Scripps’ New Memebers on the board of Trustees
Francille “Fran” Norris Scoble
Fran Scoble, Scripps’ newest board member, received her BA in English with a philosophy minor from Baylor University, cum laude. She then earned her MA in English from Vanderbilt University as a Ford Foundation Fellow and completed coursework at the Iliff School of Theology in Denver, Colo.
She served as head of school at Westridge School for Girls from 1990 until her retirement in June 2008. Her previous professional experience includes positions at St. Mary’s Academy in Englewood, Colo., and Colorado Academy in Denver.
Scoble’s expertise with secondary schools for girls is expected to be a tremendous asset to the Board and the College. She ushered Westridge School for Girls through a major capital campaign and guided the renovation and restoration of its campus buildings. Scoble also has considerable experience serving on various non-profit boards, including treasurer of the National Association of Independent Schools, past president of the California Association of Independent Schools, and with the National Association of Principals of Schools for Girls, Chandler School in Pasadena, and Planned Parenthood of Pasadena.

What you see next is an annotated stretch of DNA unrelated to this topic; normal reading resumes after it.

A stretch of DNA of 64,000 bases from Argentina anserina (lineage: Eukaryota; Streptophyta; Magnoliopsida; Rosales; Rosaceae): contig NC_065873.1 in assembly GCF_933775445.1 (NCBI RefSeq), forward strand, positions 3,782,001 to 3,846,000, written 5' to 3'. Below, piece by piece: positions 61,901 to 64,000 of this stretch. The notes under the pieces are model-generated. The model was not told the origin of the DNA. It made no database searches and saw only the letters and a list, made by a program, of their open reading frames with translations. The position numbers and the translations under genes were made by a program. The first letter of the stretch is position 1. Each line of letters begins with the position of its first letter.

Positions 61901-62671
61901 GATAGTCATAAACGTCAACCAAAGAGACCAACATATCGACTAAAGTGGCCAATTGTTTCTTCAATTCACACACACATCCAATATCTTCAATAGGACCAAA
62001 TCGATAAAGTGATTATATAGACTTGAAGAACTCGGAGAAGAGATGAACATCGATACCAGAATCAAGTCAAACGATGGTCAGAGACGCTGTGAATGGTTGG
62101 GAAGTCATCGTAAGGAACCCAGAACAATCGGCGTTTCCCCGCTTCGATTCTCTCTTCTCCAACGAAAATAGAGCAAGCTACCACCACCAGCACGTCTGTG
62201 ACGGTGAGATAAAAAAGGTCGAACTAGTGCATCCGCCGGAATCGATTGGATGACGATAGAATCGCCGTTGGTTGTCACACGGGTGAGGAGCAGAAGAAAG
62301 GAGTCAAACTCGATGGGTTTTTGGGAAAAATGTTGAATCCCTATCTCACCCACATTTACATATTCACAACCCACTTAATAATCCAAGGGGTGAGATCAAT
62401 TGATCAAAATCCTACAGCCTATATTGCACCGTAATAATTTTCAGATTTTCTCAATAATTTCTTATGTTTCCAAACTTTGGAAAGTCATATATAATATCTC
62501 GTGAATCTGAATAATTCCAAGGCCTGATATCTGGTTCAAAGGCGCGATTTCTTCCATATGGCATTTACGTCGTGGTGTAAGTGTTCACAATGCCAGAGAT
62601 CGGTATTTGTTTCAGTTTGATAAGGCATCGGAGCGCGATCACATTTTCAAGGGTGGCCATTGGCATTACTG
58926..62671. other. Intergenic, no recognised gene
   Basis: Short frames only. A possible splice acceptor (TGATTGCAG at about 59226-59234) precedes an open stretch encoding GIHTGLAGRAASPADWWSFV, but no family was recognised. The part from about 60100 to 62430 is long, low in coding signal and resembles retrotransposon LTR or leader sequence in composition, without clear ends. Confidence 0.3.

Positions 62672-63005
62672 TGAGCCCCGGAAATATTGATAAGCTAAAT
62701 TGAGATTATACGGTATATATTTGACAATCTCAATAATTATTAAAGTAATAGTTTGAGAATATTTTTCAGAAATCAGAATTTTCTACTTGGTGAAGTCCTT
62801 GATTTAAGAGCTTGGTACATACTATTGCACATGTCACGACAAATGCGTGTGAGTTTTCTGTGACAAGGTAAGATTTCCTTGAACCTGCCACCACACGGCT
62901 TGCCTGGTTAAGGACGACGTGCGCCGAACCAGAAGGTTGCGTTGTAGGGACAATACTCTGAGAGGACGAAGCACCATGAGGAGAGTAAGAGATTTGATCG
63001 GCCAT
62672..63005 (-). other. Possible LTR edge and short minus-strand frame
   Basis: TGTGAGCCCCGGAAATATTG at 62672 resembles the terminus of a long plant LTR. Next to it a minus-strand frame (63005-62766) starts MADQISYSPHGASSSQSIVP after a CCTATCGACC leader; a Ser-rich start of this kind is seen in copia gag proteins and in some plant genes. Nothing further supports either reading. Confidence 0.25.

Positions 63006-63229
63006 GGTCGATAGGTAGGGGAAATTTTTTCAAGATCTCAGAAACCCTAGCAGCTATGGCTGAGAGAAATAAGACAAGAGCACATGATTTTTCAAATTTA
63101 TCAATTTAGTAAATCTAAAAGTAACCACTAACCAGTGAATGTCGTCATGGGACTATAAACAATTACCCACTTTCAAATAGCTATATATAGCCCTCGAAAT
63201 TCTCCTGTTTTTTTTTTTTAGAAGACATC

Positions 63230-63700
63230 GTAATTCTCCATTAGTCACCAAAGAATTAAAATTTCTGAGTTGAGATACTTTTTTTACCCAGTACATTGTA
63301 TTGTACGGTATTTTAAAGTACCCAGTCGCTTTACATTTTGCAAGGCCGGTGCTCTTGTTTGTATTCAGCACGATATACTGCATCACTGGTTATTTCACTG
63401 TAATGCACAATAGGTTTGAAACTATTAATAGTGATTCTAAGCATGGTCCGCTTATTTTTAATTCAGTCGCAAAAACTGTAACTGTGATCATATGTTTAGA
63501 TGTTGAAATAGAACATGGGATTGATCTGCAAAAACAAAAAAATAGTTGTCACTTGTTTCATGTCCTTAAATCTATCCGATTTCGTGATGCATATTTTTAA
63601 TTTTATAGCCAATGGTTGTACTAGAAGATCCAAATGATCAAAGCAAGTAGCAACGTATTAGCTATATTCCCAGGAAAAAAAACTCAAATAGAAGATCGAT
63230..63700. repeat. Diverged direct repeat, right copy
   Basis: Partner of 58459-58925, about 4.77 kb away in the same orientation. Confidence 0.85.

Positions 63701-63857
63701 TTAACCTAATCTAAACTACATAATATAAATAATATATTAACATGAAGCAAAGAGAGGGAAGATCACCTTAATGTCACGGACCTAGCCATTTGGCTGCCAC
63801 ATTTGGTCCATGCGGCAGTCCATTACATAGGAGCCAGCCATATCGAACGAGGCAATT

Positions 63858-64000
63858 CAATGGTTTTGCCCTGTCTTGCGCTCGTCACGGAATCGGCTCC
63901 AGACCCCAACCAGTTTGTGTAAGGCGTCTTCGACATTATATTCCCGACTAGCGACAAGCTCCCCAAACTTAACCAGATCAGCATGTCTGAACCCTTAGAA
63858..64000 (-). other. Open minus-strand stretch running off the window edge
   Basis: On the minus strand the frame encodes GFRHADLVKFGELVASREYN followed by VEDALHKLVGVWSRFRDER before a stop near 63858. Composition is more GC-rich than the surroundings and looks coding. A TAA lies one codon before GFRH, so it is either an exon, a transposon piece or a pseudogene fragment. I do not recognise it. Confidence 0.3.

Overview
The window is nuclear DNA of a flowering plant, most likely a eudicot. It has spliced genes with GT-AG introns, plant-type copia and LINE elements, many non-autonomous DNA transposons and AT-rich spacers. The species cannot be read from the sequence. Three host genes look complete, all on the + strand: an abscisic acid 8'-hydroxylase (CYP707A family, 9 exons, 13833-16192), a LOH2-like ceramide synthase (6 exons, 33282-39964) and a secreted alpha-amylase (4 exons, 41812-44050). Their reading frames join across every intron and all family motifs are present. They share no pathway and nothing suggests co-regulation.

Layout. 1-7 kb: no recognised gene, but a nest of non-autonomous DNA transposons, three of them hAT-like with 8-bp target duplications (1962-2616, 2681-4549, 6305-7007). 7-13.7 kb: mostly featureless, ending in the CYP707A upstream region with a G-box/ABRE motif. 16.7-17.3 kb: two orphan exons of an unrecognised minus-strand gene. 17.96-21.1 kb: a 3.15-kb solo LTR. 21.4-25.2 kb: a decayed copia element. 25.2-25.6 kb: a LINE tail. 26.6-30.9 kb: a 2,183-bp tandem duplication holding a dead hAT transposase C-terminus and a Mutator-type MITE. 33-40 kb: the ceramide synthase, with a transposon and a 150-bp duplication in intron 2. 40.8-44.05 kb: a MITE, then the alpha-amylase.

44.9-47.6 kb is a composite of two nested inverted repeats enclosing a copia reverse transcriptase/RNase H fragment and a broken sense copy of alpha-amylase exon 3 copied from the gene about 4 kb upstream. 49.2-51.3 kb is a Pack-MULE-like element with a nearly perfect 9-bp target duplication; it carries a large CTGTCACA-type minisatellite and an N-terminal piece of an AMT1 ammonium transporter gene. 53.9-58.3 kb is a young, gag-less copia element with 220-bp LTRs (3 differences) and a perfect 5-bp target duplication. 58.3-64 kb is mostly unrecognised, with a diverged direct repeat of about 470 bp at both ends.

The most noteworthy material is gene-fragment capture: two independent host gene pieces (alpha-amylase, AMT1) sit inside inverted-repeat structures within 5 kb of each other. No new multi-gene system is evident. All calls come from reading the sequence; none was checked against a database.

Scoble began her term in February 2009 on the Scripps Board; she serves on the buildings and grounds and student affairs committees.
H. Andrea Neves
Educator and expert on global cultural anthropology, H. Andrea Neves became a member of the Scripps College Board of Trustees in December 2008.
Neves received a bachelor’s degree in international relations/Latin American studies from the Universidad de Las Americas, in Mexico D.F., Mexico. After teaching at the secondary level in Mexico City and in the United States, she earned an MA degree in social sciences/cultural anthropology and early childhood education from Sacramento State University, and a PhD in education from Stanford University. She has taught at Stanford in the School of Education as a professor and as a visiting scholar, and at Sonoma State University, as a professor of education for more than 30 years.
Her career also includes fellowships from the Fulbright-Hays Program to study the effects of globalization on the educational systems of Tanzania and Uganda. She is presently engaged in development projects and scholarships for young women in Tanzania.
Neves and her husband, Barton Evans, live in Hillsborough, Calif., where they are active in philanthropy in support of education, as well as the arts.
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